This summer we decided to head to Tallinn for the start of our summer holiday. I wasn’t entirely sure what to expect when we were in Tallinn, but when we arrived I was in awe of the beauty of this city. The medieval parts of the Old city, made me feel like I was in a fairytale.
The city feels like a mix of medieval meeting with modern city life, but I loved the charm of this place!
It was magical and so many people were in costume, it almost made me feel like I was at Disney.
We did find that it was very busy when the cruise ships deposited the guests into the city, but this wasn’t every day during our trip. We saw a lot and tried to explore all areas of Tallinn while we were there for 3 nights, so here is my 8 must see places in Tallinn.
These are my favourite 8 Tallinn things to do and see!
This is the main area of the Old Town. It is the official name for the area within the medieval city walls and is so pretty.
Check out the stunning architecture and you can spend hours strolling around.
There are two good viewpoints where you can see the views across this sprawling medieval city. The most popular of these was Kohtuotsa viewing platform. This platform is on the northern side of Toompea hill and has the some of the best views towards the city. We found it was a little busy, and the picture of me taken here was hilarious. (my boyfriend is gifted at photography!)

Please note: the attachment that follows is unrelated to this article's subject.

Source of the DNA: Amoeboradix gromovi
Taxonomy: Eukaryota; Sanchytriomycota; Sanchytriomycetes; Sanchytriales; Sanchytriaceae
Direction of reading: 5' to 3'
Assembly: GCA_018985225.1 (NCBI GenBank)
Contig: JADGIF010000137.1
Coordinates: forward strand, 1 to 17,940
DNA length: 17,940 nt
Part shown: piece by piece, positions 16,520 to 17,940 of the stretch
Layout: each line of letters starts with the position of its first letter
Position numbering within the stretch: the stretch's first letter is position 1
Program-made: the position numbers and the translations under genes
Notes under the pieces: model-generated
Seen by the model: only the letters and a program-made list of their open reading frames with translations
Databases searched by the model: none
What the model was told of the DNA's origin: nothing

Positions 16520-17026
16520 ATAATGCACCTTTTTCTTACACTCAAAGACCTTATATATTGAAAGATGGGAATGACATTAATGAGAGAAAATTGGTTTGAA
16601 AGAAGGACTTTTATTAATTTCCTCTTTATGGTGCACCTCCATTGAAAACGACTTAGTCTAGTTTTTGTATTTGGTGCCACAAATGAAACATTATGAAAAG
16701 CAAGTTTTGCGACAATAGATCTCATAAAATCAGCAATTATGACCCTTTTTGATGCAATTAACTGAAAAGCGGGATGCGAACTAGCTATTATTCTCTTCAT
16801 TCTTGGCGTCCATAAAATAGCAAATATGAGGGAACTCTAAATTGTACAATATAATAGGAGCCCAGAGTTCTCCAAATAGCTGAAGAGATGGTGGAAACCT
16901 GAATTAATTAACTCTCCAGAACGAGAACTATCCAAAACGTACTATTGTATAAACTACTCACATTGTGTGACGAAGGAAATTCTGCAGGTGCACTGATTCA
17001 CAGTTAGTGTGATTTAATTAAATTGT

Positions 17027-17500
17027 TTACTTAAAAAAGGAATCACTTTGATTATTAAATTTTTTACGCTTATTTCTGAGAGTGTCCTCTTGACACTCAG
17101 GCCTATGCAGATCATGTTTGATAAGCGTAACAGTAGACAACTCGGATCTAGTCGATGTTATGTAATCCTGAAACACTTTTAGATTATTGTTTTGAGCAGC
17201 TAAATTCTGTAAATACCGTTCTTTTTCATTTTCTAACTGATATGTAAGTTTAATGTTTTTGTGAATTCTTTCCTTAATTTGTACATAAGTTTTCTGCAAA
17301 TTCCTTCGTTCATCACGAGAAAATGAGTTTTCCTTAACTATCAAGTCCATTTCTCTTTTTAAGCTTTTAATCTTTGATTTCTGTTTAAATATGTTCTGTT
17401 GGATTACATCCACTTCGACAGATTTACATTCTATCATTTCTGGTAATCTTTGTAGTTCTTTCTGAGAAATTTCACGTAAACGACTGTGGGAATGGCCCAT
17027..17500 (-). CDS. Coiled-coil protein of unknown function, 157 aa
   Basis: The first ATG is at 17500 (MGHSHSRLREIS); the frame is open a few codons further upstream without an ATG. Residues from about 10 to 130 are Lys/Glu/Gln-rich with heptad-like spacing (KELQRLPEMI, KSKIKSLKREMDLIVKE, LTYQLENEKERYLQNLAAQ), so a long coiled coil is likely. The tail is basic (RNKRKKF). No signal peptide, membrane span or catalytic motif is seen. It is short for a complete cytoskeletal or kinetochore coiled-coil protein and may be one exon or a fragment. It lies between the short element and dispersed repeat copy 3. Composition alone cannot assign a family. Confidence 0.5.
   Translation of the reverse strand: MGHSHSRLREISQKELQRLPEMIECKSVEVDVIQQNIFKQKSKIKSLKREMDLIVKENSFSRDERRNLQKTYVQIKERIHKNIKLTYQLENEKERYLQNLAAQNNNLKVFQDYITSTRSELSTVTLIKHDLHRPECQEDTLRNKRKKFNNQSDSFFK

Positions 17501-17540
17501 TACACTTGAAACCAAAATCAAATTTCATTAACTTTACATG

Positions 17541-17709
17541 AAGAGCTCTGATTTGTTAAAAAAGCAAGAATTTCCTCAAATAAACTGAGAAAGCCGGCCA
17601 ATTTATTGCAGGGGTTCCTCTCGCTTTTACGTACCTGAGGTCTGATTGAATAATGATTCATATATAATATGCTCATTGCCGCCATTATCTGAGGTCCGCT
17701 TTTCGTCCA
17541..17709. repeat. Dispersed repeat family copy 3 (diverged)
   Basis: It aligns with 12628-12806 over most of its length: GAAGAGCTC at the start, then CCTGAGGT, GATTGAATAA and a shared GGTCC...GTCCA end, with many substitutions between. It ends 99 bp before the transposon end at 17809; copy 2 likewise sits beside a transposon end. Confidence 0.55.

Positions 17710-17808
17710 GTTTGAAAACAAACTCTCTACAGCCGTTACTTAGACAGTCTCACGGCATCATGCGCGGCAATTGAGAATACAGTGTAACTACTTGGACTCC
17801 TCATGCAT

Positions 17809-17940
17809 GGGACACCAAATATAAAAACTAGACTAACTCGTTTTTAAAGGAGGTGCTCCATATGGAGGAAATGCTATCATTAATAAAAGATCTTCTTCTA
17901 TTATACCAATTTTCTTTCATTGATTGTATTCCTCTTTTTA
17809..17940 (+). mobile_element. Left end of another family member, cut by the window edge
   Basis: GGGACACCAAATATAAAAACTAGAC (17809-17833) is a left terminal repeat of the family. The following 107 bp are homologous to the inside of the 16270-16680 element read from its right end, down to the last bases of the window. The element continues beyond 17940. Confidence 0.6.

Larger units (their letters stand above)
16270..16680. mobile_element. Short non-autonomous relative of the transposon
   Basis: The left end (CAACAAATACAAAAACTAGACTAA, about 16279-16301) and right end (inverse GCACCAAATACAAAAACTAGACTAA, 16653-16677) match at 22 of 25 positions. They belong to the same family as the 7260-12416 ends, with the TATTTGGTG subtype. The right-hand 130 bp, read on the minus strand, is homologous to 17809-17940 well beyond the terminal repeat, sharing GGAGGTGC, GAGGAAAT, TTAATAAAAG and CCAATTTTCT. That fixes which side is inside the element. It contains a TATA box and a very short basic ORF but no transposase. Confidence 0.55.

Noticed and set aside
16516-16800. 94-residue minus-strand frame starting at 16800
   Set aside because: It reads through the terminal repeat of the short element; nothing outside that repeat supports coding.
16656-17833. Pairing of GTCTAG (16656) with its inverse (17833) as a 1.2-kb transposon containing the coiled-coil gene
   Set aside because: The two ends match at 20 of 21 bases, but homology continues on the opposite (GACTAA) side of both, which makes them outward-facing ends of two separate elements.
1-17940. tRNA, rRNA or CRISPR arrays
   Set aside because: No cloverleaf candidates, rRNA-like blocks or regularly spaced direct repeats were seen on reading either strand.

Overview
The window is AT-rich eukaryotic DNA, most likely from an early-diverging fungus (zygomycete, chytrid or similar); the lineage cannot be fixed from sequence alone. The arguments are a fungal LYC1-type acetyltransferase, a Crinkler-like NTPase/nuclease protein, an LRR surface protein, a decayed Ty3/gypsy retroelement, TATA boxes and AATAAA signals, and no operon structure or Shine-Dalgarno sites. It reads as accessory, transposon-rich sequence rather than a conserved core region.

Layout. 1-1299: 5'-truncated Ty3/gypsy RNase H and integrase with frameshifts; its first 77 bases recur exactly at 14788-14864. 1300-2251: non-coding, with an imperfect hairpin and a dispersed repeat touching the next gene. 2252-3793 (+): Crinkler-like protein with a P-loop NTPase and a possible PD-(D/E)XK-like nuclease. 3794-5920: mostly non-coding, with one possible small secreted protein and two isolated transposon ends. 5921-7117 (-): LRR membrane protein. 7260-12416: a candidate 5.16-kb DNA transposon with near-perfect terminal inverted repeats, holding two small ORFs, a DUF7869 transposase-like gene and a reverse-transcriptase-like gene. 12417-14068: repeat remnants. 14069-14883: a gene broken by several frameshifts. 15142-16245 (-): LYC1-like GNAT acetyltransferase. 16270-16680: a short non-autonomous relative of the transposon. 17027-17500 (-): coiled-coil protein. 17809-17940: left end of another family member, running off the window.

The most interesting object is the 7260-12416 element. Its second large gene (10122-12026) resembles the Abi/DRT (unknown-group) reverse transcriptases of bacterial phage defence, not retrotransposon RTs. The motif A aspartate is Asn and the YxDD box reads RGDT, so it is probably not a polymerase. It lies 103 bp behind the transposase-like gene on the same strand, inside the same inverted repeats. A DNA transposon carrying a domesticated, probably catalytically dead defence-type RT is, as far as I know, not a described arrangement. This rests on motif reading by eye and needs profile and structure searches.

My favourite view was at the Patkuli viewpoint where you can have a magnificent view over the old town of Tallinn, the Baltic Sea and the harbour.
The medieval city walls are the longest walls that are surviving and there is almost 1.6km left.
Some of the key points to see in Vandalinn –
- The Bastion passages – These are so cool. The passages in Tallinn’s earthwork fortifications were built along with the bastions in the 17th and 18th centuries in order to conceal the movement of soldiers, ammunition and other equipment from the enemy. They were also used to monitor the enemy’s underground mining activities. Sadly, you can only visit inside these with a tour group.
- St Olaf’s Church – The church that has been struck by lightning 10 times, which caused fires on 3 occasions. There is a vast history in this church, with different churches being built on the land since the 13th century. It also has a distinctive spire, which looks a little like patchwork in my opinion.
- St Nicholas’ church – This is another Gothic church in the centre of Tallinn.
- The many squares – There was a couple that we found and the buildings were stunning. I loved the architecture and it is beautiful to explore.
This was an area really close to where we were staying. It is nestled between the old city and the port.
It is a really cool area that has many repurposed industrial buildings and a really cool food vibe. Between it also has some really interesting new architecture, with lots of sharp edges.
We found the best coffee in the whole of Tallinn there at Rost Coffee. It was this super cute cafe, with a wooden interior, but the coffee blend was out of this world!